I also recalled that at Union Seminary (now Union-PSCE) in John Leith's theology class I learned what papal encyclicals are. Like no one else in my experience, Leith caused us to understand their importance -- not only to Roman Catholics, but to theological and ethical discourse in the holy universal church for the common good of the world's peoples. We studied Rerum Novarum (1891) and Mater et Magister (1961). My final year at seminary we joined an ecumenical conference of students and faculty at St. Mary's Catholic Seminary in Baltimore on the place of Scripture in our tradition.
Roman Catholic bishops, meeting at the Second Vatican Council in October 1965, overwhelmingly adopted a declaration that repudiated anti-Semitism and called for “mutual understanding and respect” between Catholics and Jews. The document, Nostra Aetate in Latin or “In Our Time” was adopted by a vote of 2,221-88.
“I believe that today God invites us to change our old practices,” said Pope John Paul II, speaking to some 80,000 Muslim youth in a stadium in Morocco in 1985. “We must respect each other, and we must also stimulate each other in good works on the path of God.” Christians and Muslims have “badly understood each other, opposed and exhausted each other in polemics and wars. Dialogue between Christians and Muslims is today more necessary than ever.”
I get it wrong about as often as I get it right. But I have learned, partly through my own mistakes, that healthy leadership will generally contain these three elements: thoughtful assessment, shared and transparent process, and seeking the good of the whole. Not only will better decisions be made, but the led will follow with confidence and trust.
John Paul II has died. The television pictures of that frail, physically impaired gentleman had long prepared us for the news of his passing. He was eighty-four years old, and had been in failing health for many years. May he rest in peace.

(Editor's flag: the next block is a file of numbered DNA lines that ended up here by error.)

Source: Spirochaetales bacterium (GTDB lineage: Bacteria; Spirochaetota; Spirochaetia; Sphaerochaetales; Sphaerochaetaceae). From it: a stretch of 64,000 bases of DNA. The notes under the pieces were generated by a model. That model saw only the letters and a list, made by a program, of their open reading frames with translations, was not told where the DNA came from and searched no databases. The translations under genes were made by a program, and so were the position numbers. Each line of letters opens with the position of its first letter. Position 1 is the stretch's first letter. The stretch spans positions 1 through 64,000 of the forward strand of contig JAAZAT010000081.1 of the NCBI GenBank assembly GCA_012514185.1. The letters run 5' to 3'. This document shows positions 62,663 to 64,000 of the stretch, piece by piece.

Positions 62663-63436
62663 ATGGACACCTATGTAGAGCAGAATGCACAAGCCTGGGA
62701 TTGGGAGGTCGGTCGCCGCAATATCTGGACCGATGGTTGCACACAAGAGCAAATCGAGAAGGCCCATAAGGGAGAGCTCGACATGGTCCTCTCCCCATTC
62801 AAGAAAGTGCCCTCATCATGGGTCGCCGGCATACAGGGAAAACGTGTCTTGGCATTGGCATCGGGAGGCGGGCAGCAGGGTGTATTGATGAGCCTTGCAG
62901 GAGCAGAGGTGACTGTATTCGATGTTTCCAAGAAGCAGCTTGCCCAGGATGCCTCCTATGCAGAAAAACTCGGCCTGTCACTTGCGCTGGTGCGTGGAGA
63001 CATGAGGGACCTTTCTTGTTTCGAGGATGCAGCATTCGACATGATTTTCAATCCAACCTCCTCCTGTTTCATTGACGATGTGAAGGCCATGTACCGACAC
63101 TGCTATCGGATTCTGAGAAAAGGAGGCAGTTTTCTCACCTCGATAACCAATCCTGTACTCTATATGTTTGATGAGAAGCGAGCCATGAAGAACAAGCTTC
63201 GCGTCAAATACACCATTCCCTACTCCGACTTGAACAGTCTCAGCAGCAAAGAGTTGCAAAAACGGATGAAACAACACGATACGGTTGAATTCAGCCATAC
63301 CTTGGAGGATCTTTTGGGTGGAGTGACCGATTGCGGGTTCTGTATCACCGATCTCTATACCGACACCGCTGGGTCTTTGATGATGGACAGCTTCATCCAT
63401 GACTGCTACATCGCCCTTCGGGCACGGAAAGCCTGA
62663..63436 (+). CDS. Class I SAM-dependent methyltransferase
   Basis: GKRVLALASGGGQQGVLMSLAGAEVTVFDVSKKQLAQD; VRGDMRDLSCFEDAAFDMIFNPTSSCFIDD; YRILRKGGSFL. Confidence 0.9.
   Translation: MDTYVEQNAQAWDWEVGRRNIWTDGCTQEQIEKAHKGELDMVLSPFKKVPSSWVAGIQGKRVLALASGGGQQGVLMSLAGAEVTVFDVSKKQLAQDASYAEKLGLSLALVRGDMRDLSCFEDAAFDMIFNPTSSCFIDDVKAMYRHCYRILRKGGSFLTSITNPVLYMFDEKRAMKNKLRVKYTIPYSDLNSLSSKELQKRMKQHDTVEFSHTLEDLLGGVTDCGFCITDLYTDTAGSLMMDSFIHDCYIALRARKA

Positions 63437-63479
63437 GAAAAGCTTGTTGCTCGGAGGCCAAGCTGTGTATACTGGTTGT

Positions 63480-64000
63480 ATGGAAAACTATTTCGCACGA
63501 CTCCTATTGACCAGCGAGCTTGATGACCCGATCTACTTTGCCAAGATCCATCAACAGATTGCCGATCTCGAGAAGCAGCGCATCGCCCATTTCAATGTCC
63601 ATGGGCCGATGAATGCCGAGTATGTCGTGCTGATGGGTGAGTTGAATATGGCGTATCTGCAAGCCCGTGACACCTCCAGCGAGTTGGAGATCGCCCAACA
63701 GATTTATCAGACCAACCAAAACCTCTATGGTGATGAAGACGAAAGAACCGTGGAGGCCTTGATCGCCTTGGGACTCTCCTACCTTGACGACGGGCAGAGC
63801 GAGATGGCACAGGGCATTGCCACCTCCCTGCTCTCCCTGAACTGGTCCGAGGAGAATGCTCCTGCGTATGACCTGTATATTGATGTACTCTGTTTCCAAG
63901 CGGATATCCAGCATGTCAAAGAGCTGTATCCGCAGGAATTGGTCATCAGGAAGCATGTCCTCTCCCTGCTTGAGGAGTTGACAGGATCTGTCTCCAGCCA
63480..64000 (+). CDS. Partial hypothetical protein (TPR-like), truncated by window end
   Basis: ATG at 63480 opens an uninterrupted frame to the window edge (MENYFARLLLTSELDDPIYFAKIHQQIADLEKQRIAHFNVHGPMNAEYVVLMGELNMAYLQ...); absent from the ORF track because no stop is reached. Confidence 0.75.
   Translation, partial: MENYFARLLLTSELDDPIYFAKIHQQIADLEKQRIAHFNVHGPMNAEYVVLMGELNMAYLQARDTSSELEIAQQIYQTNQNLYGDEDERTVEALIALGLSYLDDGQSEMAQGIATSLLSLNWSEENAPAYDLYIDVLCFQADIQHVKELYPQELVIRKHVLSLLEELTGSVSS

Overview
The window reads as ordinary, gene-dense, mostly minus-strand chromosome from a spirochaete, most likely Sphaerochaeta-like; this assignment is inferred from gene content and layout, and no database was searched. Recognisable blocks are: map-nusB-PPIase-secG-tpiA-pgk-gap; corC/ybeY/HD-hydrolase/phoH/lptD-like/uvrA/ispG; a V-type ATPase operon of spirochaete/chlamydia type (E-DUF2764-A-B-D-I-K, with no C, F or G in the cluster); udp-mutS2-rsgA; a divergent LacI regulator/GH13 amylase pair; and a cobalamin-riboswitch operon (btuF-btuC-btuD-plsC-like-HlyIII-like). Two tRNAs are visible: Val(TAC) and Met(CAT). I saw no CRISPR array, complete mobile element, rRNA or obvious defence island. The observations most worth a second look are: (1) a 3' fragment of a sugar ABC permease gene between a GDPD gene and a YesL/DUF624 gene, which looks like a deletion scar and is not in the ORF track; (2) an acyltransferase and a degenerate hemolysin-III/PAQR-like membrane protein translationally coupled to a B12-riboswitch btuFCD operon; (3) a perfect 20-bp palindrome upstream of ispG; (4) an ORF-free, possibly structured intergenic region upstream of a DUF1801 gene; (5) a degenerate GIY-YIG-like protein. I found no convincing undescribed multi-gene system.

Popes have always interested me.
The austere, aristocratic figure of Pius XII contrasted with the almost folksy, rotund John XXIII who opened the windows of the Roman Church so that new breezes could blow in. Paul VI stood bravely before the United Nations and pled for peace in the days of the Vietnam War. Alas, his successor, John Paul I lived only a month after his election, to be followed by the robust Pole, who took the name John Paul II, to honor his immediate predecessors. I have read biographies of many of them, finding their leadership styles to differ, even if the power they held was in every case almost absolute. To this Presbyterian the idea that one man could be given absolute authority in matters relating to faith and morals has been incomprehensible. Yet, each of these men has also been very much a member of the human race, with individual characteristics, foibles, quirks that are common to all humanity.
For years, a church’s declining membership concerned its leaders. Their solution— a youth ministry. After several years, the church pastor acknowledged that the effort invested to attract young families was not working. The pastor’s conclusion was simple and refreshing: “I have been telling the session that perhaps it’s time to be who we are, a church for older adults.”